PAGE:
Wednesday, February 18, 2015

‘Purisima can’t cite executive privilege’

Resigned Philippine National Police chief Director General Alan Purisima File photo
MANILA, Philippines - Resigned Philippine National Police (PNP) chief Director General Alan Purisima cannot invoke executive privilege to ward off questions on President Aquino’s actions in the Mamasapano clash, Sen. Juan Edgardo Angara said yesterday.
He said only the President could invoke executive privilege on his actions after learning about the request for reinforcements of the besieged Special Action Force (SAF) commandos in Mamasapano last month.
During last Thursday’s hearing on the Mamasapano incident, Purisima admitted accountability for the operation gone awry.
Angara said the circumstances and testimonies of resource persons in the congressional inquiry on the incident point to Purisima as the person on top of the operation from the planning stage up to implementation.
He said sacked SAF commander Director Getulio Napeñas could not have acted on his own.
“I don’t think Napeñas can initiate a move that will affect the deployment of about 400 police personnel without the knowledge of his superiors. Even if he is not saying it, we can read between the lines,” Angara said.
“I don’t need to ask Purisima anymore but I already know now that he was calling the shots,” he added.
The Senate joint panel investigating the Mamasapano incident will proceed with another executive session today with Napeñas and PNP Intelligence Group director Chief Superintendent Fernando Mendez.
Senators will likely inquire about the meeting between Aquino, Purisima and Napeñas when they proceeded to the President’s official residence at Bahay Pangarap to give a mission update last Jan. 9.
Mendez, who was also present at the meeting, was identified by Purisima as the one who gave him the intelligence packet on Malaysian bomber Zulkifli bin Hir, alias Marwan, and his Filipino cohort Abdul Basit Usman.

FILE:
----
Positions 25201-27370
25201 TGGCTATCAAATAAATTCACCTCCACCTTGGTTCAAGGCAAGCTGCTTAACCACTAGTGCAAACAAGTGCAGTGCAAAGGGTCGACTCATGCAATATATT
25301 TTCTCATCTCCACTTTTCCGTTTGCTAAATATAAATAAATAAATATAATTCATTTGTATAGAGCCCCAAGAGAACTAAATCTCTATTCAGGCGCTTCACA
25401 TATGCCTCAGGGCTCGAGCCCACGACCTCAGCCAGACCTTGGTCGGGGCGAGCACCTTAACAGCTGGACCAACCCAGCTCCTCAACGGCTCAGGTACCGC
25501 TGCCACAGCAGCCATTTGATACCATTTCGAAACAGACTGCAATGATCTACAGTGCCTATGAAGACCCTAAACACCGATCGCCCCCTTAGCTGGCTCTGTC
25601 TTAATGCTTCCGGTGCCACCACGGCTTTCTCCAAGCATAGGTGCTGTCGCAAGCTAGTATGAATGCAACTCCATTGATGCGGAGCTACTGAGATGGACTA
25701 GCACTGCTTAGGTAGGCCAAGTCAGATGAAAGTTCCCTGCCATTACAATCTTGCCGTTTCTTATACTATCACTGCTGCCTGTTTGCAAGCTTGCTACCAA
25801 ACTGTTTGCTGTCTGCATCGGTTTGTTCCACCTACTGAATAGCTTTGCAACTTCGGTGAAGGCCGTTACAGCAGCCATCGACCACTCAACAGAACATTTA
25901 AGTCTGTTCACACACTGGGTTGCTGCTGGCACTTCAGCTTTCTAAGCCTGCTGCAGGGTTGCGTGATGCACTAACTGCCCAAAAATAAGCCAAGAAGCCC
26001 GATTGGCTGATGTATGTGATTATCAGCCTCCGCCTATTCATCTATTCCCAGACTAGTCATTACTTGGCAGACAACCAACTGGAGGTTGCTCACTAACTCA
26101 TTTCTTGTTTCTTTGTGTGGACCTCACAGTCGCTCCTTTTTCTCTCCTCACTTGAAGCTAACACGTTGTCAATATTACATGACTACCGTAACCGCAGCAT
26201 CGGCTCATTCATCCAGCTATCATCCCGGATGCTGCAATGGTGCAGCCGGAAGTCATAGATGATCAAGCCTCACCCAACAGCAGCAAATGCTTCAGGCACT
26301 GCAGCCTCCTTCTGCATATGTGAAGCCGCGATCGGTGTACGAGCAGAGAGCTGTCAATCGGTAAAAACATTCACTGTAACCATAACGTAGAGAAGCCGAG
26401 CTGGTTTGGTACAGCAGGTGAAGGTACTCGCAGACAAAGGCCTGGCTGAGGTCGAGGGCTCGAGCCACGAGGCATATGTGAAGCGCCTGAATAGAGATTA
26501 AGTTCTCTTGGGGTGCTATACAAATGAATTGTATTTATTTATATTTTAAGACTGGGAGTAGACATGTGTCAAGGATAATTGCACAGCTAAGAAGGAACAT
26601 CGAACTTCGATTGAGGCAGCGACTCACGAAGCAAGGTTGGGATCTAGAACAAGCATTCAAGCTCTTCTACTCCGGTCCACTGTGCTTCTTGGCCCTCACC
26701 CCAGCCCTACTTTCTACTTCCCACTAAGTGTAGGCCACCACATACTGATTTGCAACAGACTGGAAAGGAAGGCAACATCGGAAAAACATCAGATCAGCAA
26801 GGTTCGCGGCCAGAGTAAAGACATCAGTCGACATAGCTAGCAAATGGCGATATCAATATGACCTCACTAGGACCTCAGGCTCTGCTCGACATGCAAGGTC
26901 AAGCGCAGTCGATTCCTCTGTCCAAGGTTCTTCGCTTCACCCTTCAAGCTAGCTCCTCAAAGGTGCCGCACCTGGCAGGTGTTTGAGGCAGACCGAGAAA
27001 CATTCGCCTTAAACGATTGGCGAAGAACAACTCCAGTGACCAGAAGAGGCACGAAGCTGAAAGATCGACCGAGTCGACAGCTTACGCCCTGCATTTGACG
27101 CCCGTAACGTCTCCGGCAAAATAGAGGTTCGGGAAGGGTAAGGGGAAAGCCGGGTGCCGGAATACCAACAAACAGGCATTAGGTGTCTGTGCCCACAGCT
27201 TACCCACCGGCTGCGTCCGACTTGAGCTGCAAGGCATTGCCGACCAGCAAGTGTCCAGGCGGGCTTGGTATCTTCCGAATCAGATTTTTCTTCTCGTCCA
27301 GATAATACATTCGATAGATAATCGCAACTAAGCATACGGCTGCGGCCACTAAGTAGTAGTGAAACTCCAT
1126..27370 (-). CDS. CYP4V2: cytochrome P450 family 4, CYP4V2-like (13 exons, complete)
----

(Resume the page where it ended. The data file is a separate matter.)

“I think it’s safe to assume that if you are in Malacañang, that’s it,” Angara said.
He did not discount the possibility that Aquino may have given Purisima clearance to proceed with the operation even though the national police chief was suspended.
Purisima has yet to submit a statement to the PNP’s Board of Inquiry (BOI) investigating the Mamasapano firefight, according to sources.
Purisima had promised to furnish the BOI with his personal account on what happened.
During the latest Senate hearing, Purisima denied controlling the SAF operation, saying he merely gave Napeñas advice.
Angara said the hearings also established the apparent distrust among the military and police units, which may have prompted the SAF commander to keep his counterparts out of the loop about Operation Plan: Exodus.
“We should have had better coordination,” he said, looking at the aftermath of the operations. “We don’t want our young police officers to suffer the same (fate) in the future.”

Exacting accountability

Purisima has to be accountable for his actions, Angara said, noting that the former police chief was Napeñas’ superior.
Angara was not convinced by Purisima’s claim that he was merely giving Napeñas advice on how to pursue the plan.
It would be up for the ombudsman to file necessary actions against Purisima, he added.